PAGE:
With a perfect ear for dialogue, Bobby Cannavale sounds like he grew up on the same patch of New York's Lower East Side that Price so effectively captures. It's a neighborhood in the midst of gentrification where an unplanned late-night murder of a truculent yuppie bartender by a teenage wannabe gangsta affects the lives of an assortment of disparate Manhattanites. Chief among them are Matty Clark, a dedicated and honorable detective, and Eric Cash, a restaurant manager temporarily accused of committing the crime. As Clark, Cannavale adds just the right mixture of weariness and frustration. He adds dimension and surprisingly subtle touches to all of Price's already rich charactersClark's patently insincere superior officer, Cash's humane employer, a smarmy actor and, most importantly, the sad, angry, poetry-scribbling killer and the victim's omnipresent guilt-ridden, wraithlike father. Better yet, Cannavale delivers Price's sometimes mind-boggling slanguages (including cop-speak, Ebonics and a sort of restaurateur rap) as smoothly, effortlessly and clearly as an expertly trained Old Vic thespian interprets lines from the Bard. Simultaneous release with the FSG hardcover (Reviews, Jan. 21). (Mar.)Copyright © Reed Business Information, a division of Reed Elsevier Inc. All rights reserved.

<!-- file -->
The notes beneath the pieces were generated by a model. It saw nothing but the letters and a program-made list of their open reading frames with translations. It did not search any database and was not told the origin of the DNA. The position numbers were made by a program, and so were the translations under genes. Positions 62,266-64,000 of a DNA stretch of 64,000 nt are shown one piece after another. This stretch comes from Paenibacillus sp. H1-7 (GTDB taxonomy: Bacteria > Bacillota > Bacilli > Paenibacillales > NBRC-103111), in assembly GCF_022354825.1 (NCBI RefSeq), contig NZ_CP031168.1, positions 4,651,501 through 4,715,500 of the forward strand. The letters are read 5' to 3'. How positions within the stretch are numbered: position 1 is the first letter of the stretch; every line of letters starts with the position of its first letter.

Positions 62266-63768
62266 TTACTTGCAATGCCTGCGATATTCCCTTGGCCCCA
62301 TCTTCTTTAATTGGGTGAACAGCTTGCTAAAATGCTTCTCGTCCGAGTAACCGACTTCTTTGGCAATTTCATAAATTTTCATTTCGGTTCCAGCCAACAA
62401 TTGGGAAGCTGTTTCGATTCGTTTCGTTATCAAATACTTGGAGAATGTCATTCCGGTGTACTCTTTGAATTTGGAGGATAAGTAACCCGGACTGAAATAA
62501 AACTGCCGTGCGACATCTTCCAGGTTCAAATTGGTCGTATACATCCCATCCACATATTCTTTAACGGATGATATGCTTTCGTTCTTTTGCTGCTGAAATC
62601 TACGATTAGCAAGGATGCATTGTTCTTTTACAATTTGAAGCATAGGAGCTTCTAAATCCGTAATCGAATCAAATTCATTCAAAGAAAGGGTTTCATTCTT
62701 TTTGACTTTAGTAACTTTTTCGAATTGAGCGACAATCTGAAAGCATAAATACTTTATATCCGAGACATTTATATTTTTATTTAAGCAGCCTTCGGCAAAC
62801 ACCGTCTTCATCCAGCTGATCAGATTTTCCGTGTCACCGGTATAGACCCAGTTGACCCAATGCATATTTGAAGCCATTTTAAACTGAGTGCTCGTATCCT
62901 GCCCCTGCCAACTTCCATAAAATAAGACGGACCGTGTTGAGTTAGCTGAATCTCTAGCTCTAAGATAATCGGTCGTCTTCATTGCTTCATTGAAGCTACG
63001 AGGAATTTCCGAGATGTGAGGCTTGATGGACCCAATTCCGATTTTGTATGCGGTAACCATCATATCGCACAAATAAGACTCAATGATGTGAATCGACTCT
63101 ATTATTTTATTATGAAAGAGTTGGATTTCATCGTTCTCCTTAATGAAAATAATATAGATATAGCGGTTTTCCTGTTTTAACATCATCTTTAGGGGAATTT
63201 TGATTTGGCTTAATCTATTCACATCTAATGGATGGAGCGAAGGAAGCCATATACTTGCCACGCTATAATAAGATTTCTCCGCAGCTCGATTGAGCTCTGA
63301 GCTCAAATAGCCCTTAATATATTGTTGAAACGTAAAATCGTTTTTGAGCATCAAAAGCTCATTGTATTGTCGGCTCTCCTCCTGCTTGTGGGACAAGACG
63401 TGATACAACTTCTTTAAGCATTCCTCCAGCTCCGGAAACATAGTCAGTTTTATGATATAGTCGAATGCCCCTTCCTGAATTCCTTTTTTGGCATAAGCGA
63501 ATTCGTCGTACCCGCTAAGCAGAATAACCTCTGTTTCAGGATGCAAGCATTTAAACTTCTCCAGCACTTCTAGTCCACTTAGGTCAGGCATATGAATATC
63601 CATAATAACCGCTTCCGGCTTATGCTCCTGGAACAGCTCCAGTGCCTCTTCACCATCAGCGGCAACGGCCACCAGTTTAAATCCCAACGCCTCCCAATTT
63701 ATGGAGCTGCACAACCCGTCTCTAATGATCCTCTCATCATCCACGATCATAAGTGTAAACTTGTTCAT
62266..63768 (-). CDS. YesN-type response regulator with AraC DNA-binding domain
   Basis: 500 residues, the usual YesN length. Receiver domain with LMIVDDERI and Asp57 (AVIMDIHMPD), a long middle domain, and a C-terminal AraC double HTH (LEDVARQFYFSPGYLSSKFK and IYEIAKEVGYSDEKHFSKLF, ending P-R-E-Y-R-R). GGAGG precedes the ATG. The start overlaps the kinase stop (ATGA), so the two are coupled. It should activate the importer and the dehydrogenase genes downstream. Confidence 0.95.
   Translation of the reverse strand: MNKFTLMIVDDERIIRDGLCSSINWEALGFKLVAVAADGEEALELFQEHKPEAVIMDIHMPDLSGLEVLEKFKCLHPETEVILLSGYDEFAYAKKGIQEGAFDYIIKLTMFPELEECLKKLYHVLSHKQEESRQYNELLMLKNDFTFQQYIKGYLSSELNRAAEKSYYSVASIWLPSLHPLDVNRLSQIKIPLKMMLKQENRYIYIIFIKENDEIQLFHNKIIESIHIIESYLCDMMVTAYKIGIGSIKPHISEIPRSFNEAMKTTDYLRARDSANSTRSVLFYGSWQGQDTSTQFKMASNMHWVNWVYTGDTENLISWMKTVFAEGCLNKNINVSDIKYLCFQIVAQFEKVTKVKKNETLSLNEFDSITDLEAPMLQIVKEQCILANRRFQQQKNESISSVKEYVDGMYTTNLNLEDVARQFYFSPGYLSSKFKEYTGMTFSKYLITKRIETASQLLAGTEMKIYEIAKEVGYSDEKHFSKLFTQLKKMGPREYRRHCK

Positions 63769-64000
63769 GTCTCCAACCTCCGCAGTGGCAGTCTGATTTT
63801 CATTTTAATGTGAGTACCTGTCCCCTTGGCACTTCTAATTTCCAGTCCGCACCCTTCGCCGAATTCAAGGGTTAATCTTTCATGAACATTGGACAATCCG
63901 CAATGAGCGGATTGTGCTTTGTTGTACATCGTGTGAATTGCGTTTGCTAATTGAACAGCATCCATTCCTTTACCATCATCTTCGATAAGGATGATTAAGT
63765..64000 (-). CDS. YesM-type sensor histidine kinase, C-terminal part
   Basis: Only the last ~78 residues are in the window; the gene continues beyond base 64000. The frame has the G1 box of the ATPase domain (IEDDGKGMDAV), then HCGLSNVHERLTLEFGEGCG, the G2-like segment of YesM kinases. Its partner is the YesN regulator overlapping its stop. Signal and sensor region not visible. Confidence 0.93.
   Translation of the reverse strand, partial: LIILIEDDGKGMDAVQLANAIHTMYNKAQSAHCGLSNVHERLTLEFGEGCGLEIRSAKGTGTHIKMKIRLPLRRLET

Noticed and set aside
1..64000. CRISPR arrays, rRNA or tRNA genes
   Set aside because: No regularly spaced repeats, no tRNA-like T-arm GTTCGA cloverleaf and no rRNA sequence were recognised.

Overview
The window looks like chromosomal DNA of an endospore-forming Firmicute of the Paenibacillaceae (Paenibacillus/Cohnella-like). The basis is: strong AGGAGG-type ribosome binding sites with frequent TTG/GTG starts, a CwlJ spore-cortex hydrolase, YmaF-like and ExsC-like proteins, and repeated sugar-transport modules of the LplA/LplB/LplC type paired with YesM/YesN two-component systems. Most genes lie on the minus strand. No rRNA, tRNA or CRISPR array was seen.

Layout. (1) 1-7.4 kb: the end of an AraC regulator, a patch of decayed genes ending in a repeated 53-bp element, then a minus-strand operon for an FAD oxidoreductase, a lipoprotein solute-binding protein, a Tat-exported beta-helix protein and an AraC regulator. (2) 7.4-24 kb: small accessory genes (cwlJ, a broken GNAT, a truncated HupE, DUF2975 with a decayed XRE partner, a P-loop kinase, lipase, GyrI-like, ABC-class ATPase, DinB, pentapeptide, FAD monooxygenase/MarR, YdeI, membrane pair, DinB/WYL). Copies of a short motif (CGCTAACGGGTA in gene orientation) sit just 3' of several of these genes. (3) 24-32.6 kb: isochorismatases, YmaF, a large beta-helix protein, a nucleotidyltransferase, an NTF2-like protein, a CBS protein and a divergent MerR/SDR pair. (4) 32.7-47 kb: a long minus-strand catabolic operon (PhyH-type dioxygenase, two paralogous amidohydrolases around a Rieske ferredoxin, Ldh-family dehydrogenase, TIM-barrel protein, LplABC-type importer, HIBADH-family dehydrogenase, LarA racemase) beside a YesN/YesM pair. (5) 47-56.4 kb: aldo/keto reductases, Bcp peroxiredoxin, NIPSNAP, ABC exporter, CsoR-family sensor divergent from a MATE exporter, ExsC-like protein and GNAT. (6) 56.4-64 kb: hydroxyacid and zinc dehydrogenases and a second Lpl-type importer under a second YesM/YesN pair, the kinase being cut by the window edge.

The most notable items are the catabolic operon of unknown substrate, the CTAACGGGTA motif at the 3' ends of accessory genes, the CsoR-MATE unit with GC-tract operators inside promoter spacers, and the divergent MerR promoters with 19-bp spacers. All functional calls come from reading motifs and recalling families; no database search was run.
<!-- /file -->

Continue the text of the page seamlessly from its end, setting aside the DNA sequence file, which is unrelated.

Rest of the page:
The method employed by Dostoevsky in Crime and Punishment serves Price's purpose-and then some-in his wrenching eighth novel (Samaritan, 2003, etc.). This is the story of a NYC crime and its aftermath, focused on the perpetrators; the victims and their families; the cops who doggedly pursue the frailest threads of evidence and possibility; and the bustling, chaotic momentum of an ethnically mixed urban environment forever threatened by venality, violence and despair. It opens with a vivid cluster of parallel scenes, leading toward the early-morning incident that befalls restaurant manager Eric Cash (a wannabe actor/writer whose several careers are going nowhere) and two drinking companions, when two street punks with a gun make a demand and Eric's coworker Ike Marcus offers a smiling reply-and is gunned down. Eric's version of events raises justifiable suspicions, and shapes his subsequent baffled progress toward understanding himself. Veteran homicide cop Matty Clark and his soulful Latina partner Yolonda Bello hit the streets, while attempting to deflect and relieve the crushing sorrow that circumscribes Ike's dad Billy. And never-had-a-chance, virtually family-less teenager Tristan Acevedo channels his rage into fantasies of empowerment, composing inchoate, menacing "poetry," while struggling with his demons. Price offers a profane vernacular feast of raw dialogue. And as Matty and Yolonda (subordinating their embattled personal lives to the task at hand) draw nearer to the truth, Price tells their stories in a complex structure of juxtaposed scenes that ratchets up the tension. The only thing even close to a flaw in this book is its plot's surface resemblance to that of Clockers. Butthis time Price digs deeper, and the pain is sharper. There oughta be a law requiring Richard Price to publish more frequently. Because nobody does it better. Really. No time, no way.